In the Rocky Mountain Books, 'Backcountry Biking in the Canadian Rockies' the ride rates as moderate/advanced.

 

Baldy Pass - Kananaskis Country, Alberta, Canada

 

There is still time left in the day before the return to Calgary and Porcupine Creek is just a short distance south on Kananaskis Trail.

 

 

 

 

 

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Comments

Thanks for your comment, Leigh. If you choose to tackle Baldy Pass from the Lusk Creek day use area or Colonel's Cabin (north side of Baldy Pass, you may need gaiters and snowshoes in mid June. The Kananaskis Trail approach should be virtually clear by then if the season proceeds normally. There are hikers, like myself, who report into Barrier Visitor Centre with current conditions so they can advise others of current conditions. Enjoy a great hike. By then you may be able to get on the ridge to the south of Baldy Pass.

Barry - I have yet to do this hike and will probably wait until mid June to give it a try - maybe even bring snowshoes. What a glorious sounding day and such a treat when you have the mountain to yourself.

Thank you, Laurel. There is something special about the spring season. There are bright colors and landscapes of new growth. Everything is extra fresh, the sound of running water and remnants of winter add contrast to the beginning of a new hiking season. Thanks for your comment, Laurel.

Great photos, I enjoyed this hike when I did it. I always think having mountains to myself is special as well, I love days like that.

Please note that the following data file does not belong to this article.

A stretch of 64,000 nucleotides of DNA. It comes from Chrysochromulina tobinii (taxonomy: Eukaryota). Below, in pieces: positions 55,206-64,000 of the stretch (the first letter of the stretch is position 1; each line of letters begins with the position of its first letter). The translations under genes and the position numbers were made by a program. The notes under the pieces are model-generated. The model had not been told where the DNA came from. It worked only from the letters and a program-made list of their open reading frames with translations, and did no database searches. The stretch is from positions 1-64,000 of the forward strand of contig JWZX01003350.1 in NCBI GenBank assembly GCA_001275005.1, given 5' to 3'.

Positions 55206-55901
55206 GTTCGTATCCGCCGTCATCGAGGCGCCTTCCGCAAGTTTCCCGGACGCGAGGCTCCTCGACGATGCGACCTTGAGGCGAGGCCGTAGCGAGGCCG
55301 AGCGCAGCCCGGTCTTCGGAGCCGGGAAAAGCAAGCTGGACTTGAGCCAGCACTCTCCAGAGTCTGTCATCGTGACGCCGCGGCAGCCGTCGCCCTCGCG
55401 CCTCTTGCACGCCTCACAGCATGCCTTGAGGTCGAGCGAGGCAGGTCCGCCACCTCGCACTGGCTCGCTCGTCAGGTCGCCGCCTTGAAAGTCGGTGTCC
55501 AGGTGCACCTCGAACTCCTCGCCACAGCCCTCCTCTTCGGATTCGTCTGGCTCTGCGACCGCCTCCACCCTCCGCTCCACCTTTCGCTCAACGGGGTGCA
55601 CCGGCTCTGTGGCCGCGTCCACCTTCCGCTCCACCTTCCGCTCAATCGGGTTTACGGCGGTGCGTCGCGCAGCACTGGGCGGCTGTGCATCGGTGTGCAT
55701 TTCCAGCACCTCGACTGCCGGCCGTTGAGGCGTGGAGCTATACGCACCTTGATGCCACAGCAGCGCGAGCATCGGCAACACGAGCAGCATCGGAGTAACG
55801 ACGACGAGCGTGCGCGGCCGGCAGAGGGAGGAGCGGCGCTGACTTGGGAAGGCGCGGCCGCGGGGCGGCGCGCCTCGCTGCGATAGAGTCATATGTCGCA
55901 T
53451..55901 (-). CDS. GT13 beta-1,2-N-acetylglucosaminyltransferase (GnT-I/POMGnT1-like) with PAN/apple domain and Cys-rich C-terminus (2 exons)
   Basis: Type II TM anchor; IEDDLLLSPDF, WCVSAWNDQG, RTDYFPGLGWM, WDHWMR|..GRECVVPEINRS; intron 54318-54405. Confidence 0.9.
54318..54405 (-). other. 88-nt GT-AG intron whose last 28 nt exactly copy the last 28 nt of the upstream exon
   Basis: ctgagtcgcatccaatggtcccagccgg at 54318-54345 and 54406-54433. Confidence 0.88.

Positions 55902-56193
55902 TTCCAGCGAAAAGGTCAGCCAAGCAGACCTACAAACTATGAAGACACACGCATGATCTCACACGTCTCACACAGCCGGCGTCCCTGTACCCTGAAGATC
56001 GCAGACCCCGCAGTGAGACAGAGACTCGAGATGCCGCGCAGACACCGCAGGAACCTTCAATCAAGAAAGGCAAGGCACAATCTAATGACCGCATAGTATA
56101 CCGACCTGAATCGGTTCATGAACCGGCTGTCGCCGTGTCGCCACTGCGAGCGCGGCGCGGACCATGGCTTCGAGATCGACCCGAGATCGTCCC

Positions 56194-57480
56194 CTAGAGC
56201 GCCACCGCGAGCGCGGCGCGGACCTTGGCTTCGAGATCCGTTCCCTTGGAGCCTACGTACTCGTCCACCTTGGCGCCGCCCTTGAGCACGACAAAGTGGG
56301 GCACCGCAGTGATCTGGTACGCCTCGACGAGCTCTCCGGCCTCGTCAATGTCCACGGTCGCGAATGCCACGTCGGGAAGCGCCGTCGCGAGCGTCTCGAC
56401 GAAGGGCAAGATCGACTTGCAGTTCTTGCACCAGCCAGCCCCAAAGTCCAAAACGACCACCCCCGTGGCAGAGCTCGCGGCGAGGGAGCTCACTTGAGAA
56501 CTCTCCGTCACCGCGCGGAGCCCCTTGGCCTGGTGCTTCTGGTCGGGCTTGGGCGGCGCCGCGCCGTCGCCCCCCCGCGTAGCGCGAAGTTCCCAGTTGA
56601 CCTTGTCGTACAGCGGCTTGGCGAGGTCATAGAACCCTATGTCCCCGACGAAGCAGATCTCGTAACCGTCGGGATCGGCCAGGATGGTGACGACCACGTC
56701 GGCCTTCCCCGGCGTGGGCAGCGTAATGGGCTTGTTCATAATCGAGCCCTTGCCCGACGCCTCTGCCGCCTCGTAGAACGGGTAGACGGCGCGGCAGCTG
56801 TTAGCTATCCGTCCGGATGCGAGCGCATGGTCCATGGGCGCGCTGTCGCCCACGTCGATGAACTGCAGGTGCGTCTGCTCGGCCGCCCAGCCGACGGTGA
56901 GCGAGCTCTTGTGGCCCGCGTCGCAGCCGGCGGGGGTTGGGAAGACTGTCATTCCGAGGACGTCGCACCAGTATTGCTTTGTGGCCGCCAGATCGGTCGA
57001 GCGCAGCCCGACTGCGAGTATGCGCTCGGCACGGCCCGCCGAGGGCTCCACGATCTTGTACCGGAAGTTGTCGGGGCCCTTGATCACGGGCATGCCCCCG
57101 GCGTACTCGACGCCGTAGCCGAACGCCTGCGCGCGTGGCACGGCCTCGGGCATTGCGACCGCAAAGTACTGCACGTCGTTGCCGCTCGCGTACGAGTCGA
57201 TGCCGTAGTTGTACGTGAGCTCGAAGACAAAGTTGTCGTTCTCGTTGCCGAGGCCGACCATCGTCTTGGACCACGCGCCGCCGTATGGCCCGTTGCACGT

Thanks for your blog, Barry. I am a 'born again' hiker and appreciate the guidance and information. My friend and I did Baldy Pass April 28th for the first time. It was just as your blog depicted. Not sure how much change there is due to the 2013 flood as some parts were pretty rough. We didn't make the top as the trail got very icy but we will be back. Being mid-week, we had the trail to ourselves. I will continue to check in with your blog. Doing Paskapoo Slopes next.

Thanks for the trail condition update, Dorothy.  The trail will certainly have been altered by June 13 floods. Happy trails.  Glad you are out there again.  The 2015 hiking season will likely be longer than last years truncated season.  Stay safe.

Thanks for your blog, Barry. Myself and several "new" hikers have been following your advice for a lot of different hikes in different areas around Canmore. Fun thing is most of them are not Canadians, and they can't believe how amazing and different the hikes are in the Rockies. It always makes me feel good when I look at their faces when we get to the end of the trails.

Glad to hear all is going well, David.  Thanks for your comment.